Jeppesen using RAIM to fine tune RNP
Several elements of the Next Generation Air Transportation System depend on GPS-based area navigation (RNAV) and required navigation performance (RNP). RNP is essentially RNAV with onboard performance and alerting capability. The ability of the aircraft's own navigation system to monitor its navigation performance and to inform the crew if the required performance is not being met is a defining capability of RNP operations. The technology that assesses the integrity of GPS signals within a GPS receiver is called receiver autonomous integrity monitoring, or RAIM.
Englewood, Colorado-based Jeppesen (Booth No. 3004) is introducing here at NBAA a new product that improves upon the company's current RAIM prediction technology, which provides predictions of GPS satellite availability while assessing the integrity and accuracy of GPS-based navigation signals. Called the Jeppesen FlitePlan RNP Predictor, the RAIM prediction product was developed jointly by Jeppesen and its technical-support partner, DW International (DWI), a consultant on air navigation, civil air communications and air traffic management. Southwest Airlines is the first civil aviation customer for the product, which is also designed for use by general aviation operators.
The FlitePlan RNP Predictor predicts the availability of a certain level of RNP along a route of flight, which includes the departure and arrival procedure phase of the flight. Using such factors as aircraft type and configuration at a particular time and place and current GPS satellite status, the RNP Predictor computes a prediction report of the aircraft's actual navigation performance (ANP). This enables operators to comply with all FAA, European, ICAO and other global RAIM prediction requirements.
By taking all route details from the flight plan and calculating RAIM availability for all route types (oceanic, en route, terminal and approach), the RNP Predictor allows flight planners, dispatchers and aircrew to plan around periods of reduced GPS availability. It does this on a leg-by-leg basis and includes destination and alternate airports for RNAV and RNP operations anywhere in the world.
The Jeppesen prediction tool calculates RAIM at each waypoint at the time the aircraft is expected to arrive. In addition, it checks RAIM 15 minutes before and 15 minutes after the estimated arrival at a configurable interval for each waypoint. The tool fills in calculation points between waypoints so the minimum sample time is maintained between calculation points.
The RNP prediction report can be included as part of a flight plan so the crew can see RAIM availability. Once in flight, the aircraft flight management system monitors the actual navigation performance and the crew can verify the prediction with actual observations. If the ANP value falls below the required RNP value, the crew must take action. The RNP prediction reports help dispatchers and crews understand areas where the RNP values may fall below required levels, and re-plan routes if necessary.
The tool has two main elements, according to Jeppesen. The "airport watch" service monitors a customer's regular airports in real time. As Notice Advisory to Navstar Users (NANUs) are received by the tool, the status of any affected airport is relayed back to the user's dispatch or flight planning system, either textually or graphically. The second element is the request/reply service, in which a single airport, group of airports or entire flight plan can be submitted to the tool for analysis.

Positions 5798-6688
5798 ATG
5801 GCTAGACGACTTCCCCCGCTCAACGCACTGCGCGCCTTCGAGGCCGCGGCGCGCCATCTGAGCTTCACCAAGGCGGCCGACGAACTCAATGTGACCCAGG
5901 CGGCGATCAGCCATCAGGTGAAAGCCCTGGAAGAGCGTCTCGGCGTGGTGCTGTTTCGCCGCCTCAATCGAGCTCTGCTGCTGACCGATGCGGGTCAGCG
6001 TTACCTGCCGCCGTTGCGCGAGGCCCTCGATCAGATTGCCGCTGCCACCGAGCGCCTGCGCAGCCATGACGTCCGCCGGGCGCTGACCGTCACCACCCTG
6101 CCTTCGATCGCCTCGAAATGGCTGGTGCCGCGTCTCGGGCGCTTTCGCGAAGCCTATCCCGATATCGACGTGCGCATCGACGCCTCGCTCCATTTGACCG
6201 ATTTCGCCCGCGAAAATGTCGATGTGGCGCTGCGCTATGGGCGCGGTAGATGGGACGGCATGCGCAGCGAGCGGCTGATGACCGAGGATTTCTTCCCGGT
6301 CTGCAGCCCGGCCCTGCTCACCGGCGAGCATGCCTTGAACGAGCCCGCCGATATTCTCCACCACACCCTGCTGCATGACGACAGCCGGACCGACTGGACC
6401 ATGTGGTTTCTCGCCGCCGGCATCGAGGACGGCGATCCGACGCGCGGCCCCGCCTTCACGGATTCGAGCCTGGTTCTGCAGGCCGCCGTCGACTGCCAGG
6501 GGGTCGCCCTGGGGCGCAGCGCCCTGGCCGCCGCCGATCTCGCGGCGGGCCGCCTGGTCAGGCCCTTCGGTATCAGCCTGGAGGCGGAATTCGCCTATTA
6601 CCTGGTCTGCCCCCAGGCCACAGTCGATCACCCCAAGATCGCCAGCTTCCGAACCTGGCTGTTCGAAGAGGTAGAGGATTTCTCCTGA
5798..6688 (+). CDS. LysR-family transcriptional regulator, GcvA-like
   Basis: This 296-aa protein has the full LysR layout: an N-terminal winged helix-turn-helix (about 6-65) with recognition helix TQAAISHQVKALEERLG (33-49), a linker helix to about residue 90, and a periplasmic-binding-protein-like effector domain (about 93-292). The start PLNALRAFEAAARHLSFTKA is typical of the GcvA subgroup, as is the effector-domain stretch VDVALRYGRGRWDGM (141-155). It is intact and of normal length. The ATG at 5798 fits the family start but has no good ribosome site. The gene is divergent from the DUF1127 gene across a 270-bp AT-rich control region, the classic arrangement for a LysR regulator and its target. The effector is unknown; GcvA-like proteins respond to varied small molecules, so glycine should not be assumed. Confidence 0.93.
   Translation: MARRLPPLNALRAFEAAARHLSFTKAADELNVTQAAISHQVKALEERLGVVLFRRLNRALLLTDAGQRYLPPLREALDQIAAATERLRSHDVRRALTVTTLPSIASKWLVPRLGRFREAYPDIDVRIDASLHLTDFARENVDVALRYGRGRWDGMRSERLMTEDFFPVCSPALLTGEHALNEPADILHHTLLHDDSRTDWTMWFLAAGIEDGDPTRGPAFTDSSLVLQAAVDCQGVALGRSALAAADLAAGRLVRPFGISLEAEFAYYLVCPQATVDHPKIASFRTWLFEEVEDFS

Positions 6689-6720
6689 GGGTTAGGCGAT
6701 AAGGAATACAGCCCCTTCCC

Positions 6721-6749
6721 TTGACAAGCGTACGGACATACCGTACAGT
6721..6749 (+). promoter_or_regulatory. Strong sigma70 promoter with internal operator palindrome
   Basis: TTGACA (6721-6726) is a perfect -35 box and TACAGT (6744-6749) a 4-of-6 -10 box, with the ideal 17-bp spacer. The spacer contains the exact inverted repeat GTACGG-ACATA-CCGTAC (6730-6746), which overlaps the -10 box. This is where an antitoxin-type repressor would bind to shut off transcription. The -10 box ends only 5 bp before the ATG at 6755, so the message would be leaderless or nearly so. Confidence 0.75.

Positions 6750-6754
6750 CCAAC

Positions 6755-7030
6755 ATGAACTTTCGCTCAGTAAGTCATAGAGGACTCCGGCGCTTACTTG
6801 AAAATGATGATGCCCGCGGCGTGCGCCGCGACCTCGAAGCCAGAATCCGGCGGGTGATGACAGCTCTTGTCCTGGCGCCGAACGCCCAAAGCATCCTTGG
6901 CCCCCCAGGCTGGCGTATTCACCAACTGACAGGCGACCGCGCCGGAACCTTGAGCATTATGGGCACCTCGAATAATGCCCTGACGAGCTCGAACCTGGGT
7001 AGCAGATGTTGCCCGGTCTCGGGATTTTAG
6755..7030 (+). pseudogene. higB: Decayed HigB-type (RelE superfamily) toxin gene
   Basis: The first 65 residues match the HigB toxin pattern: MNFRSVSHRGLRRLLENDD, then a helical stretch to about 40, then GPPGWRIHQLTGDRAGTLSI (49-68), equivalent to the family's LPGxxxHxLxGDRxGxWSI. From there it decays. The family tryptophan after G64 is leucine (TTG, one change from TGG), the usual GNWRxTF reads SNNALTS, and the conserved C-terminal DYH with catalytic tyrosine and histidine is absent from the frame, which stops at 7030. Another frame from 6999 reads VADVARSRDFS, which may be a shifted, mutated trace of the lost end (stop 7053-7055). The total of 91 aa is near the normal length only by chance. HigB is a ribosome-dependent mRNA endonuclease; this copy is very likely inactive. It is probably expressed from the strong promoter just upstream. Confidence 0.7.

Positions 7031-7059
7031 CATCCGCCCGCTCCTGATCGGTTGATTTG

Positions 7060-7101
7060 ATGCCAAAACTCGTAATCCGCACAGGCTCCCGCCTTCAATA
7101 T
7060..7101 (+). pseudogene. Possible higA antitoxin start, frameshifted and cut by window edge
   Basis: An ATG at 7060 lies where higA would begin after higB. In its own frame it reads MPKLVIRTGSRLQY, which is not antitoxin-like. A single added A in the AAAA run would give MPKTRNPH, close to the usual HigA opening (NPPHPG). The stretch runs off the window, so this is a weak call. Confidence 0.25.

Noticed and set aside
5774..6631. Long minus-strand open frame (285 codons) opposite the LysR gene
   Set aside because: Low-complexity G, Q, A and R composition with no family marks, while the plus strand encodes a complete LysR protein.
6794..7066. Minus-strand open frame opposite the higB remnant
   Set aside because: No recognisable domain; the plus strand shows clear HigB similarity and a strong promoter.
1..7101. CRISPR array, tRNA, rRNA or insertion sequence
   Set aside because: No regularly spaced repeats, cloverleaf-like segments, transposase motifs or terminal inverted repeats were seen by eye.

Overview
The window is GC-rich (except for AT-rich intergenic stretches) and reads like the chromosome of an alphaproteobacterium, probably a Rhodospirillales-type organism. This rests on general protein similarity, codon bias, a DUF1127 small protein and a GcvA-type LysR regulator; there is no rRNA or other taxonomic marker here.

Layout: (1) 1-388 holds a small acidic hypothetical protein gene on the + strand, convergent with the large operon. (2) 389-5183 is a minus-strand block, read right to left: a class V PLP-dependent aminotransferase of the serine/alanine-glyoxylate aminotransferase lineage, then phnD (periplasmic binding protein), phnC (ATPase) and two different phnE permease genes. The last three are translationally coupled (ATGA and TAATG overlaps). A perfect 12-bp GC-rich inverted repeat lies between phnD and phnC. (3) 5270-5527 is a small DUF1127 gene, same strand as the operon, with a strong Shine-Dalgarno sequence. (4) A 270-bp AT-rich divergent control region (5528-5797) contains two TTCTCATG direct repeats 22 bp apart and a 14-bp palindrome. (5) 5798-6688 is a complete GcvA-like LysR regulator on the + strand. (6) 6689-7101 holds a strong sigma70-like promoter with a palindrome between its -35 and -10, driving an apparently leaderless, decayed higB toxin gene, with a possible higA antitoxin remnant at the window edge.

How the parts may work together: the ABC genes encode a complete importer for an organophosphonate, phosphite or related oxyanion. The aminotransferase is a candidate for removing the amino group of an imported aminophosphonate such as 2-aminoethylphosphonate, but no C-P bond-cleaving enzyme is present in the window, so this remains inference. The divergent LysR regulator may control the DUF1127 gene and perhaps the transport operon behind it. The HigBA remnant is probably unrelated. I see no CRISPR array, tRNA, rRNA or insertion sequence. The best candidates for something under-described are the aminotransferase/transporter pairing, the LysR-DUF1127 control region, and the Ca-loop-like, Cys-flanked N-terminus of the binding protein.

By using RNP procedures, pilots can fly more precise routes and approaches based on satellite data, thus reducing fuel consumption, emissions and noise effects. "Through reduced fuel burn, flying RNP procedures will also allow airlines to operate in a more environmentally friendly manner," said Thomas Wede, Jeppesen senior vice president and general manager, aviation.
Said Jeff Martin, assistant director of operations for Southwest Airlines, "The Jeppesen FlitePlan RNP Predictor enables us to capitalize on our significant investment in RNP approaches and will produce a bottom-line improvement within Southwest Airlines' operations."
Southwest Airlines, Jeppesen and DWI worked closely together to integrate the tool into Southwest's local systems, including its in-house dispatch tool and Jeppesen Flight Planning system. When a flight plan is run, a request can be made to include RNP prediction, and this report is then included as part of the flight plan. The RNP prediction system resides locally at Southwest and communicates with the air operations center and flight planning systems through a Jeppesen messaging protocol.
Jeppesen expects that dispatchers working for airlines or business aviation operators with larger fleets will be the primary users of the RNP predictor. However, "pilots could potentially self-brief and self-dispatch." The RNP Predictor currently works only with Jeppesen's Jetplan flight planning service, but it is designed so that it can be integrated with other systems using standard XML technology.
The FlitePlan RNP Predictor does not require user customization for RNP values above 0.3. "For values below that level, to enable precision approach analysis, details of the aircraft FMS are needed and some set-up may be required," explained a Jeppesen spokesman.
"Costs for the service are still being finalized," said the spokesman, "but we plan to make them competitive and commensurate with the value the service provides. The fees are expected to reflect fleet size and will be on a subscription basis."
Updates are managed by Jeppesen and DWI and coordinated with the customer in the case of a locally installed system. The subscription charge will cover any regular updates. Customer specific updates may be chargeable on a time and materials basis.